Landlord’s threat to raise rent if Biden wins is ‘voter intimidation,’ Colorado AG says

Brooke Wolford
·2 min read

A mobile home park landlord illegally intimidated voters when he threatened to raise his tenants’ rent if Joe Biden wins the presidential election, the Colorado attorney general told the landlord in a cease-and-desist letter.

Edward (Bernie) Pagel gave notice to “homeowners/tenants” in Fort Morgan on Oct. 19, a letter sent to Pagel on Oct. 23 by Attorney General Phil Weiser said. Pagel’s notice partially read:

“Please understand IF Joe Biden is elected as our next President, everything you do and have to pay for will change completely. Everything will be increased. Like paying ALOT more in taxes, utilities, gasoline, new permits, fees and regulations...This also means YOUR RENT will be increased to cover these expenses. Most likely, rent would DOUBLE in price! IF the current President is re-elected, WE WILL NOT RAISE THE RENT FOR AT LEAST 2 YEARS.”

While Pagel stated in his notice that he wasn’t trying to tell tenants how to vote and that he was “just informing” them about what will happen based on the election results, the attorney general interpreted the notice as voter intimidation.

“The Colorado Department of Law has cause to believe that Edward Bernard (“Bernie”) Pagel has engaged in, or is currently engaging in, unlawful voter intimidation as defined in the Colorado Uniform Election Code of 1992,” the attorney general’s letter states.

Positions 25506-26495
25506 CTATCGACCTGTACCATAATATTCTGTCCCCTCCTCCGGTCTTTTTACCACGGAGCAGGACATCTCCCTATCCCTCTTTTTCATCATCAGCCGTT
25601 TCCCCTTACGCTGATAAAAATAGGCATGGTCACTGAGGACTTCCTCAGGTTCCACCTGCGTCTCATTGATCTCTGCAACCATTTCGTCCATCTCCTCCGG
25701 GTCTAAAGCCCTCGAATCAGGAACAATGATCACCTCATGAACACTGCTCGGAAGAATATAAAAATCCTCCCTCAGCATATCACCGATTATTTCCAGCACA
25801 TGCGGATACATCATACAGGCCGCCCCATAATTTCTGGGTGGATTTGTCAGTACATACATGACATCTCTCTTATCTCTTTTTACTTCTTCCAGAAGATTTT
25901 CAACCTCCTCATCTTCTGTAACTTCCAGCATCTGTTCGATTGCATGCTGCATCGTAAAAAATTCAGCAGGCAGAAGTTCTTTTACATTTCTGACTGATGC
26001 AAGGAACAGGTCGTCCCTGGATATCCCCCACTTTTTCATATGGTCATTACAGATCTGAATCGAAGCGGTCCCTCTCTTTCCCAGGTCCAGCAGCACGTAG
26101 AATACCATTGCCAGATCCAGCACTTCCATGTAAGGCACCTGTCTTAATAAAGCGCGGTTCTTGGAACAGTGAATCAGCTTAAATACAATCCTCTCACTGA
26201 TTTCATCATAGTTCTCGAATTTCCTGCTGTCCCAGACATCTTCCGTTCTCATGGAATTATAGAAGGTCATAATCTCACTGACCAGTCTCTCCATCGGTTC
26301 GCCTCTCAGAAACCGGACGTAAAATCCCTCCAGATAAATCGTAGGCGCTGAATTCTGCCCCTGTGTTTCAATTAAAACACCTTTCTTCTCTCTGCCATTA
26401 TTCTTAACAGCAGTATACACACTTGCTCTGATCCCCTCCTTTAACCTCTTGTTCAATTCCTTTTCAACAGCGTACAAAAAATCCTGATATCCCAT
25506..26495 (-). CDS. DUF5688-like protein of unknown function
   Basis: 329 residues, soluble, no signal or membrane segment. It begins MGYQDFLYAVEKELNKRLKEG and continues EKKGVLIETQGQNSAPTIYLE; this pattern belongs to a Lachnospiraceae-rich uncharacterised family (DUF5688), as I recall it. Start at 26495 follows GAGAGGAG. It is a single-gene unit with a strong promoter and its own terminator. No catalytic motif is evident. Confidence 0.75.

The attorney general deemed Pagel’s notice “unlawful voter intimidation” because it coerced tenants “or their immediate family members” into voting a “certain way by indicating economic consequences based on the outcome of an election,” the letter states. Specifically, Pagel tried to get people to vote against Biden by indicating rent would increase if he won, according to the letter.

Pagel also engaged in voter intimidation “by promising that rent ‘will not increase for at least two years’ if the other candidate wins the election,” the letter said.

The attorney general asked Pagel to sign the letter to acknowledge that he received it and agrees to stop telling tenants how to vote, “take no action related to rents, fees or other charges ... associated with the results of the upcoming election” and “take no retaliatory action against any individual associated with complaints or perceived complaints related to” the notice he gave tenants.

The attorney general gave Pagel a due date of Oct. 30 to return the signed letter.

“Failure to submit the signed acknowledgment of this Cease and Desist Notice may result in legal action by the Department and/or other government agencies,” the letter states.

Pagel did not immediately respond to a request for comment.